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This class is ordered by name but what does it happen when various objects have the same name?

public class MyStuff implements Comparable<MyStuff> {
    MyStuff(String n, int v){ name = n; value=v;}
    String name; int value;
    public int compareTo(MyStuff m){
        return name.compareTo(;
    public String toString() { return name + " " + value + " ";}
    public static void main(String[] args){
        List<MyStuff> l = new ArrayList<MyStuff>();
        MyStuff m0 = new MyStuff("hola",1);
        MyStuff m1 = new MyStuff("hola",1);
        MyStuff m2 = new MyStuff("hola",2);
        MyStuff m3 = new MyStuff("hola",2);
        for(Object o: l) System.out.println(o.hashCode());


[hola 1 , hola 1 , hola 2 , hola 2 ]

Which object is the first? Depends on value, hashcode..?

share|improve this question
A hash is designed to produce a random number for data. In a hash collection this helps pseudo-randomly arrange the data so that only the key given is likely to be in the same bucket. In short, a hash is designed to do the opposite of sorting. ;) – Peter Lawrey Oct 20 '12 at 15:52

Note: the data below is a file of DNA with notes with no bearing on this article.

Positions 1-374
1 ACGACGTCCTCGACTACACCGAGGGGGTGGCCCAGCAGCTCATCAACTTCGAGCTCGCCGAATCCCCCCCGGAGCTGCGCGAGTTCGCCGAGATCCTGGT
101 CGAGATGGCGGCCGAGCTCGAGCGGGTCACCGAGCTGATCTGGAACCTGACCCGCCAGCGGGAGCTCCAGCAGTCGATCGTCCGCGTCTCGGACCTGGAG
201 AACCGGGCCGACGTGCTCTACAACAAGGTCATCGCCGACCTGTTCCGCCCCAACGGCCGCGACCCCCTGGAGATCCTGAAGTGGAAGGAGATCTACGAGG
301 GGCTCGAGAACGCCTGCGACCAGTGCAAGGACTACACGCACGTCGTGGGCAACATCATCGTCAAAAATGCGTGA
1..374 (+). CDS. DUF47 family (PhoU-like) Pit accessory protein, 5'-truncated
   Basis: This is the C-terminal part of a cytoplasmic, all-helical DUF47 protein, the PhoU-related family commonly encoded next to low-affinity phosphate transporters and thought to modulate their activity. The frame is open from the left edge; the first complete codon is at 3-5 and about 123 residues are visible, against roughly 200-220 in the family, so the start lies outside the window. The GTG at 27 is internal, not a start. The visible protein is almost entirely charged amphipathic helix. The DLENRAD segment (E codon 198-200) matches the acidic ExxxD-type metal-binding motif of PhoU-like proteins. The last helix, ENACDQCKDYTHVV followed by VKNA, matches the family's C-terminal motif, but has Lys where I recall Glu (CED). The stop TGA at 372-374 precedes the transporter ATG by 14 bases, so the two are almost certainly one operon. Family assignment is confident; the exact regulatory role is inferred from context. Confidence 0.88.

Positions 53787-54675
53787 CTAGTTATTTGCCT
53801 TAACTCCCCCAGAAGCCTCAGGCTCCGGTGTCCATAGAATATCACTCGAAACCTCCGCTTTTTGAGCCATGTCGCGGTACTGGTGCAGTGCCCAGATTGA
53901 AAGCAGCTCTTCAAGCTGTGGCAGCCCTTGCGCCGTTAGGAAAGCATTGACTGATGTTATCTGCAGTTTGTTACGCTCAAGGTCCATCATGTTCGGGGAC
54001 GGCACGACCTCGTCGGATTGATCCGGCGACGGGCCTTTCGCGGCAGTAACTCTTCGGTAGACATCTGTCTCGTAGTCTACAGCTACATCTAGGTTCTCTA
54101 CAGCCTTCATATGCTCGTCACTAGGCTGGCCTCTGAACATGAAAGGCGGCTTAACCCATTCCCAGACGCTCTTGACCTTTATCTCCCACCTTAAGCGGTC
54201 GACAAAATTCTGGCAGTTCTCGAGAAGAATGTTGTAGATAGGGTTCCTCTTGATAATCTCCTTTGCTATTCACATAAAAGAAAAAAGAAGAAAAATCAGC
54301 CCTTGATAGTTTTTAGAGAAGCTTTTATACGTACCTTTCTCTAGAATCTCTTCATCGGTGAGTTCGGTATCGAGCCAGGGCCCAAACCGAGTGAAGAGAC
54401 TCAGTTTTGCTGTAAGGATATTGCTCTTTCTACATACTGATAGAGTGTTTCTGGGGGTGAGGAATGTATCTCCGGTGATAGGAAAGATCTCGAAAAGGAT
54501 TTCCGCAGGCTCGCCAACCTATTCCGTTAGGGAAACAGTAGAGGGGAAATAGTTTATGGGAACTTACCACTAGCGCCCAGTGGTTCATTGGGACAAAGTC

As is specified in java doc: Collections, public static <T extends Comparable<? super T>> void sort(List<T> list) is guaranteed to be stable.

By stable, it means: for objects that are equal, i.e. compare returns 0, the relative order is not changed, i.e. the one on the left prior to sorting is still on the left after the sorting.

By the way, as is specified in java doc: Arrays, public static void sort(Object[] a) is guaranteed to be stable as well. It seems like in java.util library, sort always guarantees stability when the elements are not primitives.

share|improve this answer

No. hashcode has nothing to do with it. It is the order of elements you add to list.

Collections.sort() method uses Arrays.sort() for ArrayList which is a mergesort which only swaps elements if compareTo returns >0

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